condition, to solve certain problems.

    3. Strategy may even involve contradictory action. Since a strategic action

    depends on environmental variables, an organization may take contradictory

    actions either simultaneously or with a gap of time.

    4. Strategy is forward looking; it has orientation towards future. Strategic action

    is required in a new situation. No new situations requiring solutions can existin the past and, therefore, strategy is relevant to future.

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    Difference between Policy and Strategy

    A distinction between policy and strategy is made on the basis that the former is a

    guideline to the thinking and action of those who make decisions while the latter

    concerns with the direction in which human and physical resources are deployed and

    applied in order to maximize the chances of achieving organizational objectives in

    the face of environmental variables.

    Policy is contingent decision whereas strategy is a rule for making decision. The

    strategic decision is taken under the conditions where all the facts are not known.

    Thus, such a decision may be changed when more facts become available.

    Another distinction between policy and strategy is made on the basis of delegation

    and implementation. Since the policy - provides guidelines for decisions, it can be

    delegated downward in the organization. In fact, the policy is prescribed for the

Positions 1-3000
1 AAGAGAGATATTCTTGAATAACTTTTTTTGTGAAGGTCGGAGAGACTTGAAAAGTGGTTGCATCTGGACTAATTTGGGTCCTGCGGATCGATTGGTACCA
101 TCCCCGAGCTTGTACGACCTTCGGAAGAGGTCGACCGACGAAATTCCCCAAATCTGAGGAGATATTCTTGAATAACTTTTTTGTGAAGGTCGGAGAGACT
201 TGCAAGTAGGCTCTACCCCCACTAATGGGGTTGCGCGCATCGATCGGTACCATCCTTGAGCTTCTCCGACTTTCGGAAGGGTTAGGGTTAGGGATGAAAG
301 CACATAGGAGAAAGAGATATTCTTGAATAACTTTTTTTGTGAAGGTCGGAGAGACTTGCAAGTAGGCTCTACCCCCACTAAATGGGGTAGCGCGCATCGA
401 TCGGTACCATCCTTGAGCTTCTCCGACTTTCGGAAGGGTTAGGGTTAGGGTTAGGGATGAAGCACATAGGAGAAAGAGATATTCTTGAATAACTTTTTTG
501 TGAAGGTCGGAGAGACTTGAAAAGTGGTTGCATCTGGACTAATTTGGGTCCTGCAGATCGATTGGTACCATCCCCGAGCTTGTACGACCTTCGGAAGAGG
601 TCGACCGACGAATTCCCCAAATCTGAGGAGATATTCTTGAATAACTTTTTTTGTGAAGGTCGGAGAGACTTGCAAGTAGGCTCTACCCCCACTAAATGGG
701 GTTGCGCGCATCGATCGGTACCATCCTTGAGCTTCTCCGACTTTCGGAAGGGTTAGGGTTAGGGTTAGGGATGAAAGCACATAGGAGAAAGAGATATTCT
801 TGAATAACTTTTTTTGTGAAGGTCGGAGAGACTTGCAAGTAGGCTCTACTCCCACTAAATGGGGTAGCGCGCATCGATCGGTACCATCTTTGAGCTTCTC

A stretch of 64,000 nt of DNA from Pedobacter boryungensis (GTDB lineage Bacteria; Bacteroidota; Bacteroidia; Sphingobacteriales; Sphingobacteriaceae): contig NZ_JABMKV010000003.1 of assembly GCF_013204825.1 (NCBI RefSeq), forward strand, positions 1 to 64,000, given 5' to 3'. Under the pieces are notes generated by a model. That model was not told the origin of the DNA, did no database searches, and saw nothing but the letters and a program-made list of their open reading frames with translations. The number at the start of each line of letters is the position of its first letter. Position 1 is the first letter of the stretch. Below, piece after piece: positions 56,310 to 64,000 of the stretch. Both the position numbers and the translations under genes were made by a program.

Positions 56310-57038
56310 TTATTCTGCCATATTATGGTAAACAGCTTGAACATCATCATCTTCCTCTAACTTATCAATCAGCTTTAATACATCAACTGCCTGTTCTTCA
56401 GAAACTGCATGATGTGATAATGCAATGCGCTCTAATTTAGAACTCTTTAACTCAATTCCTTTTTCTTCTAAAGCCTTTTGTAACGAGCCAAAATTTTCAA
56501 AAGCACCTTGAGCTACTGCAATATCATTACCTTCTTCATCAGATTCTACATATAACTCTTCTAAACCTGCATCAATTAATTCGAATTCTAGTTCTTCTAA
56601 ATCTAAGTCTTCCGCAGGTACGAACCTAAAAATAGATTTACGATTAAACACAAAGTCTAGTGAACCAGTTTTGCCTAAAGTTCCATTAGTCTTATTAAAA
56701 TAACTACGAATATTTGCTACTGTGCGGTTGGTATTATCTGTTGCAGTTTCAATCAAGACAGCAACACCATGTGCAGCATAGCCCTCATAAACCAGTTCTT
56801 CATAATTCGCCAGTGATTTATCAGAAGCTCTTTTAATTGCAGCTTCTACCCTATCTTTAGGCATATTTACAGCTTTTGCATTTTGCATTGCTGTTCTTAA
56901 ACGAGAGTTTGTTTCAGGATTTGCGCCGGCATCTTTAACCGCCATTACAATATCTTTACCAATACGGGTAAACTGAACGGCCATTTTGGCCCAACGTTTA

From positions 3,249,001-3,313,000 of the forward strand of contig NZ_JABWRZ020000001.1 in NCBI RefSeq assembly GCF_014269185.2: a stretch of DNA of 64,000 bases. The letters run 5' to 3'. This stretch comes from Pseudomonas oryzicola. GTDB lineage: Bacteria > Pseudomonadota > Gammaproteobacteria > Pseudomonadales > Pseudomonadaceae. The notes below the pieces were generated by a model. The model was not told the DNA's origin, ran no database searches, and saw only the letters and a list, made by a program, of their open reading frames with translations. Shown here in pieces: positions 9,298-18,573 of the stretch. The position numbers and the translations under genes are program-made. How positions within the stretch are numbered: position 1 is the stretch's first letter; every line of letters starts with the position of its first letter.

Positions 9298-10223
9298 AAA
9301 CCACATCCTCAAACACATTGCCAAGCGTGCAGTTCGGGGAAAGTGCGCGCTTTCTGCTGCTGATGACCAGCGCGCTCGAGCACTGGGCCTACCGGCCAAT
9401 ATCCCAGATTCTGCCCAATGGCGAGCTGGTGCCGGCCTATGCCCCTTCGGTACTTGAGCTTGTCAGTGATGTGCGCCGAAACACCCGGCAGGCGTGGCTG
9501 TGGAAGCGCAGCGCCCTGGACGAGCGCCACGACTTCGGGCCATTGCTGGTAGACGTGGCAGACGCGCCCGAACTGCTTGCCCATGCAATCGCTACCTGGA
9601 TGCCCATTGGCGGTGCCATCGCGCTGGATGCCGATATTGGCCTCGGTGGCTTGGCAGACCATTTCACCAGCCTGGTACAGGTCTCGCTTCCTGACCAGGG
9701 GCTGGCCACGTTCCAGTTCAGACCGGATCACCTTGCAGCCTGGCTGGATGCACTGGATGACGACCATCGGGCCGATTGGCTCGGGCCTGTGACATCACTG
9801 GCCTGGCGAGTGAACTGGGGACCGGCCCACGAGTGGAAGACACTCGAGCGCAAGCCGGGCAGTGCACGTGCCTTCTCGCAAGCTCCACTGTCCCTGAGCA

people what they are expected to do in certain cases. Thus, its implementation is

    through subordinate managers. Strategy cannot be delegated downward since it

    may require last-minute executive decisions.

    (C) TACTICS :-

    Tactics is another term which creates confusion because in ends-means chain, what

    might be a strategy for a lower unit may become tactics for a higher unit. However,

    strategy and tactics are quite different connotations which cannot be explained

    merely in terms of ends-means chain. Tactics is related to efficient utilization of

    various organizational resources committed through strategy. Further understanding

    about tactics may be developed by making difference between strategy and tactics.

    To be effective strategies must be put into practice detailed programs on the

    basis of strategies are to be formulated to put the strategies in the practice.

    These detailed programs are known as Tactics.

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    Difference between Strategy and Tactics

    The major difference between strategy and tactics is that strategy determines what

    major plans are to be undertaken and allocates resources to them, while tactics, in

    contrast, is means by which previously determined plans are executed.

    "Strategy is a system of makeshifts. It is carrying through an originally conceived

    plan under a constantly shifting set of circumstances. Strategy furnishes tactics with

    the opportunity to strike and with the prospect of success. It does this through its

    conduct of the armies and their concentration on the field of battle. On the other

    hand, however, strategy concept accepts the results of every single engagement and

    builds on them. Strategy retires when a tactical victory is in the making in order later